Iusually do a big ride once a year with a group of mates, which has been going for six years now (dubbed ADR – Australia Day Ride) and fluctuates in numbers from the original six up to 18 last year (which was a bit ridiculous). This weekend is a new edition to the annual itinerary and has been dubbed the MCR (Melbourne Cup Ride) because we get a public holiday in Melbourne along with it, the chance to put work, email, bosses,partners, family and everything else behind us and enjoy an adventure of the two-wheeled variety. Not too many plans except for the accommodation and a few ideas around some favourite roads…and only three of us to kick-start the ritual. Three’s a good number, we can stay flexible and take deviations and keep close in a small pack, rather than pulling over at every intersection while the inevitable gaps caused by big pack rides.
ADR is my favourite event of the year, so I’m looking forward to this new adventure and hope that we can make it an annual occurrence as well. Apologies in advance to Big Steve from standing him up on our date to go see Oil Stained Brain this weekend, that would’ve been ace too but the ride takes precedence which I’m sure he understands…Think I’ll have to shout him a ticket to the Melbourne Bike Expo to make up for that one.
I think about motorcycling a lot. I think about it most of the time if I am not doing it. I think about the days ride, the bike setup, the accessories, this blog, what things I can do next, what things I’ve done poorly and what stuff I think I do well. I think about the technical aspects of riding and wish I knew more, think about trying to find time to do a track day and when I can get up to Sydney and go to the Wheelie machine joint and have a go on that. I think about drifting, and stunt riding and wish I had the guts to try it or could go back in time 30 years to when I was 10, and do more Motorcross than paddock bashing and trials practise in the scrub. I ponder what bike is next, the old bikes I’ve owned and when I will next get away for a long ride. I think about motorcycling a lot.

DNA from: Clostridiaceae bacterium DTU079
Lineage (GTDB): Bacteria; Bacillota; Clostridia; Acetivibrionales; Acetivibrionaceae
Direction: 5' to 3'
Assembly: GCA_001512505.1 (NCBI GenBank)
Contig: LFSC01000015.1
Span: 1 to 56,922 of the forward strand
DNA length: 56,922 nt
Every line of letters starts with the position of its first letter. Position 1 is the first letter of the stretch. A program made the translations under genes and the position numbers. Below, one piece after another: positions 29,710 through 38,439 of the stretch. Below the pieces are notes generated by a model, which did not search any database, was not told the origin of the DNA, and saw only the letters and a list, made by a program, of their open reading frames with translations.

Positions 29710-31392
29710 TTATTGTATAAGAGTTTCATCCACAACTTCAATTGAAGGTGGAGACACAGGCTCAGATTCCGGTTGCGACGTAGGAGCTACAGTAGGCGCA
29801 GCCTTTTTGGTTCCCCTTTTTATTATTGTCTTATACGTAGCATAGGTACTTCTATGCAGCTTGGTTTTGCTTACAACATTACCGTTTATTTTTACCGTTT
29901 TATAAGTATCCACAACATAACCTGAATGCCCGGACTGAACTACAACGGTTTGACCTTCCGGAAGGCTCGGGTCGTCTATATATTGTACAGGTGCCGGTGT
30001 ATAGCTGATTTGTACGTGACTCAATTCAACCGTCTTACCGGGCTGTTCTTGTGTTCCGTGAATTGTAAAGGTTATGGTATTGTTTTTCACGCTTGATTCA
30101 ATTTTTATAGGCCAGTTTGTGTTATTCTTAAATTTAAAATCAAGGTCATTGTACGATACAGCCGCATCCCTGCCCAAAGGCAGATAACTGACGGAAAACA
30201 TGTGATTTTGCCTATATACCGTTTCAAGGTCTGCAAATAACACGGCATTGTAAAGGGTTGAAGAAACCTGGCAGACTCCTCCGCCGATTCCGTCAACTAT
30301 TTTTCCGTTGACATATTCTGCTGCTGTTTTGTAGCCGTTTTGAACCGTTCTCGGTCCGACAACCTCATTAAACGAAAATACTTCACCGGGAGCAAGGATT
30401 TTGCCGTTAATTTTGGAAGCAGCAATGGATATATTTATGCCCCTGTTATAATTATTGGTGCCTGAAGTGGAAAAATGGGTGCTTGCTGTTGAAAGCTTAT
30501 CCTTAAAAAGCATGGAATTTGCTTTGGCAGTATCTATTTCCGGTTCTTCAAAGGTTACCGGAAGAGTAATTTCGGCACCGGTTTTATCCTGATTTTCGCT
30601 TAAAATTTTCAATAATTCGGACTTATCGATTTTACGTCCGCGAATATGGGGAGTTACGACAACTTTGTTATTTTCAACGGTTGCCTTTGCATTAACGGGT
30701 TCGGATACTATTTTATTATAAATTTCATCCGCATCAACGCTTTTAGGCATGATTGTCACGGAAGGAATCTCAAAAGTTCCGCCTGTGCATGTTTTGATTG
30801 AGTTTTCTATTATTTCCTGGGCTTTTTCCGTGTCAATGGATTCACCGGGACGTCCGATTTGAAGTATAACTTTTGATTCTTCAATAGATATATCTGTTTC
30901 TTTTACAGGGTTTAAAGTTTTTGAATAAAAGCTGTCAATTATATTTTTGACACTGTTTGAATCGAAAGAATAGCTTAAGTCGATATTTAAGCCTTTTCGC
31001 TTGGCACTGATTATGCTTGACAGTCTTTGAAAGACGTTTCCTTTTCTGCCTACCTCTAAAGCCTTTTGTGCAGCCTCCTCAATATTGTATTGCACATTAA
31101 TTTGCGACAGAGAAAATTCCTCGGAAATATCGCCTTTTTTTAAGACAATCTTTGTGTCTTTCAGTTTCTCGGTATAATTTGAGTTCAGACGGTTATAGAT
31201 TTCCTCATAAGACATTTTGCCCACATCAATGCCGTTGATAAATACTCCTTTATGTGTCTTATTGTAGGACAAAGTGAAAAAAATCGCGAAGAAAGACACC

So too, I’ve been thinking a lot about the ride over the last few weeks and what I need to do in preparedness. The bike is in excellent shape with 5,000kms until its first major service interval, new tyres, spare plastics and axle sliders installed. The chain is fresh and lubed, all my lights work and I have a new camera to catch the action on. It’s still a fairly new bike really and I can’t say I’ve mastered it by even 50%. More like 20%.
I have also spent some money trying to get the Hyper up to some level of touring capability, no mean feat believe me. Try making a Honda XR 200 a touring machine and you can start to understand the dilemma.
So I bought a set of Wolfman E-12 Enduro Saddle bags (from AdventureMoto.com.au) and a Maxpedition Sitka Gearslinger (from legear.com.au) which I reckon gets me pretty close to 25ltr capacity and plenty of room for a three nighter.
I’m actually very happy with both purchases right now, the saddle bags slip over the rear seat and strap down much better than I expected. The rear gutter hooks are definitely more suited to a dirt bike mud guard but fortunately, in my endless search for mods, I purchased a DP luggage rack months back and it acts as the perfect anchor point for the ‘Tension-O-Matic’ rear gutter hooks. I can still slip the DP tail bag over it if I want to as well.
I found that I had to pull the over-straps quite tightly to lift the bags up and away from the zorst, but after ten minutes of fiddling around tensioning the various straps, I had it pretty right. I’m confident there will be little movement and no melting of straps, but I’m going to cover the rear fenders with painters tape to stop any carbon fibre rubbing before I shoot off the morrow.
The Maxpedition Sitka is awesome, my favourite bit of kit in sometime actually. I’m a sucker for bags but more on that later, it deserves a whole blog of its own. I also bought an MSR fuel bottle in case the fuel stops get sparse anywhere (like anything over 160km apart) and worse case scenario I’ve got Ducati Rider Assist in my wallet should anything serious go wrong. Nothing like knowing you’ll be picked up and shuttled away back home or put up in a hotel overnight!
So the bike is ready and I am itching to get going. I love pack riding, it’s a great experience and quite different from going solo. There is something guttural about it, being surrounded by the raucous sound of a bunch of engines roaring, alongside folk you know, trust and respect as riders, tearing up the twisties – it’s something you have to experience to appreciate.
The best thing though, is that I learn heaps from pack riding. Even better yet I’m fortunate enough to have mates with racing experience, good riders who have a lot more road riding experience than me. Every year I feel like a better rider for it, there is so much to learn from following someone who knows how to ride.
On the flipside there are a couple of people I just won’t sit behind because I find their lines terrifying, and sometimes it’s hard not to get caught up in line-blindness following a tragedy waiting to happen, we’ve all seen the videos where the guy behind follows the one up front that runs wide and then has an off over a cliff.
Stick with the experienced riders, or the ones more experienced than you is my advice on that note. I’m super-excited and can’t wait to find my biker fitness (and confidence) again.
Biker life is awesome, it’s my thing. I reckon it’s probably your thing too